Blues coaching staff points out the negatives in wins over Detroit
By Jeremy Rutherford
When Blues players showed up for practice today, they were asked to sit down and watch film of their two games against Detroit. If you would have watched the film, you never would have guess that the Blues won both games over the Red Wings. The coaching staff only aired the team’s “lowlights” from the two games.
“Today was the ‘black hat’ day . . . we got after the guys pretty good,” Blues coach Andy Murray said. “We didn’t show one positive clip today. Every one was things that we need to do better . . . how poorly we played in the first periods. We’re not patting anybody on the back. If you read the quote on the board (in the locker room), it says it all.”
Here’s the quote that Murray was referring to . . .
“Arrogance breeds complacency and complacency means you are going backwards.”
Murray made up the quote himself. “It’s an original,” he said, smiling.
Blues assistant coach Rick Wamsley is the one who took the players to task while they watched the film. Normally a fun guy to be around, Wamsley apparently has another side.
Asked about Wamsley’s demeanor during these black-hat sessions, Blues goalie Chris Mason said: “He’s extremely blunt. He’ll just say it exactly how it is. He’s not demeaning you, but he points it out and says, ‘That’s unacceptable on this team.’ I guess if you’re the guy that’s in the clip, you know you did something wrong. But the way he says it, he really gets the message across.”
Evidently, Wamsley has another gear. When asked about it being a ‘black hat’ day, Wamsley contended it was only a ‘gray hat’ day.
“It was a gentle reminder,” Wamsley said. “It’s not done to embarrass anybody, but when somebody shows up on (the film), you talk to them and let them know why it’s on there. We were real happy with the result (in Sweden). But we set a standard of how we need to play by the way we played the last half of last year. And for whatever reason, in the first half of each game in Sweden, we were so far away from that standard, we were lucky to survive.”
The Blues had another up-tempo practice today, and afterwards, Murray dismissed the notion that teams are bound to suffer after returning from Europe.
“I thought our practice on Monday was outstanding,” Murray said. “I thought today was good too. We were skating and moving the puck. Walt (Keith Tkachuk) was complaining that it was too fast, so that means it was good. I told these guys that every radio show I did yesterday, all they wanted to tell me were the records of the teams that have come back from Europe, how they’ve struggled. I just don’t buy into that. Not going to happen. We’re going to play hard and be ready to go. If we’re not prepared to play hard, I’ll just get Walt to come out before the game and tell the fans, sorry we can’t play as hard as you want tonight, we’re tired from the trip. I don’t think Walt would want to do that, and I don’t think the fans would want to hear it, so they better play hard.”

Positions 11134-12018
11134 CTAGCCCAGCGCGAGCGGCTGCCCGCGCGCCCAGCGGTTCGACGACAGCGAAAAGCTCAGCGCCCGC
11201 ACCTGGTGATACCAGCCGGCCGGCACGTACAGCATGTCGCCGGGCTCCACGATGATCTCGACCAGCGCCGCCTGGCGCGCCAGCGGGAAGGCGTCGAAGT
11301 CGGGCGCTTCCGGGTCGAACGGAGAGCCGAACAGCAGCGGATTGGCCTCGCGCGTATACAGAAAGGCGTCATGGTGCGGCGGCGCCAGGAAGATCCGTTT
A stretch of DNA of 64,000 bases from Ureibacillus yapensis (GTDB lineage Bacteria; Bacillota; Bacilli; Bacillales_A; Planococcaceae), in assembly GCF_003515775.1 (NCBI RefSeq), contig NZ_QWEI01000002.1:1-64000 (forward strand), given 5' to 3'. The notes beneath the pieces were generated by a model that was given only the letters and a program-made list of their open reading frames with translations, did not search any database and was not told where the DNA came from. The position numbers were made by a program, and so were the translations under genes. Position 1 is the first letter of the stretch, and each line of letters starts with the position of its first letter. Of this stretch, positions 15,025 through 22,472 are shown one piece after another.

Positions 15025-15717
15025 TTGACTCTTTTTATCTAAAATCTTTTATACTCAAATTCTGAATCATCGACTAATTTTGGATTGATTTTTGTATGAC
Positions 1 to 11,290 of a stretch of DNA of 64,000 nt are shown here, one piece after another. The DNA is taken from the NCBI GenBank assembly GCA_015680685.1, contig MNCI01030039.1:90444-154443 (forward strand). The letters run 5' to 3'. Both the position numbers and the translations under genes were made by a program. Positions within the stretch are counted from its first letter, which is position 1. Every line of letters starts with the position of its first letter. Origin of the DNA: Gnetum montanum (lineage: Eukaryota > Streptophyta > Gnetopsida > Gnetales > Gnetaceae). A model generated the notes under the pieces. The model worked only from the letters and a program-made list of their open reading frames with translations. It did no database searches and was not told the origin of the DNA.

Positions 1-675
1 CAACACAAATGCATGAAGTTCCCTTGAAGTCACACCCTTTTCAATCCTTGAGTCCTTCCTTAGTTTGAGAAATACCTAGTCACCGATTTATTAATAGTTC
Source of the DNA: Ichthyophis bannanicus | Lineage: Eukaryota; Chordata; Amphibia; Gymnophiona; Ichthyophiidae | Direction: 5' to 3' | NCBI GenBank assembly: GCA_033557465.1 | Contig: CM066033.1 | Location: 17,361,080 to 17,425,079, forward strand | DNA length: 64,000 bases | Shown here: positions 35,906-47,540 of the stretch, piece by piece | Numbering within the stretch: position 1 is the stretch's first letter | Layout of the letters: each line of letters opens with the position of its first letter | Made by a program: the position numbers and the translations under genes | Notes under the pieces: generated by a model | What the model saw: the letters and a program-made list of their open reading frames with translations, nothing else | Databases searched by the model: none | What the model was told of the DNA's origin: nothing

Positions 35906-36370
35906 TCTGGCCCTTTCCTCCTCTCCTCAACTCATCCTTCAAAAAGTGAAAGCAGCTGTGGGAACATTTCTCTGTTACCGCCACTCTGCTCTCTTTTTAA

The Blues will have new lines for Thursday’s home opener. Murray altered his combinations in the second period of Saturday’s 5-3 win over Detroit and said after practice today that he’ll keep them the same. Here’s a refresher:
Andy McDonald-David Backes-David Perron
Paul Kariya-Patrik Berglund-T.J. Oshie
Brad Winchester-Keith Tkachuk-Brad Boyes
Alex Steen-Jay McClement-B.J. Crombeen
Basically, all Murray did was switch Kariya and Winchester . . .
“I didn’t think that our gold unit, which is Berglund’s unit, was being effective in (Saturday’s) game,” Murray said. “And I didn’t think our blue unit, which is Walt, Brad and Paul, were being effective. I had that in mind that we may do that. There’s a good chance” they will be the same Thursday.
D.J. King will come off IR soon, but it’s still not known when he’ll be ready to play. Meanwhile, a few of us in the media were wondering today whom Murray would take out of the lineup if he felt the need to dress Cam Janssen.
“It may get to the point where I have to make a decision like that,” Murray said. “But there’s not enough of a reason to take anybody out of the lineup. I think there’s some guys that need to be on guard, and they will be alerted to that fact. Right now, I don’t have the rational to take somebody out. There’s some guys that have to pull themselves out of the discussion group . . . as I tell players, don’t let your name get in that group that could be considered a candidate to come out. The group is not very big right now. It consists in my opinion of two. That’ll get you thinking . . . “
Who are they? Murray wouldn’t divulge who he was talking about, but when he was asked if Berglund needed to be worried, you could read between the lines.
“He needs to continue to get better,” Murray said. “I liked Cam Janssen in the preseason. He wants to get in the lineup. D.J. King wants to get in the lineup. There’s an onus on the guys in there to play well. I indirectly answered your question.”
Murray said the same applies for the defensemen . . .
“There’s all kind of reasons to put (Alex Pietrangelo) in,” Murray said. “He needs to play, he’s young, he can add an offensive element. He needs to get experience. I can come up with 1,000 reasons why Petro should play, but you totally lose your team, the other guys in the room, if you take a guy out of the lineup that doesn’t deserve to come out.”
Murray was shocked that Derek Armstrong cleared waivers on Tuesday.
“He deserves to be in the NHL,” Murray said. “Organizationally speaking, I’m certainly (glad that Armstrong got through waivers), but I can’t believe he got through. I can’t believe that. It just shows you how everybody believes in their team right now, and they don’t want to switch things up too much.”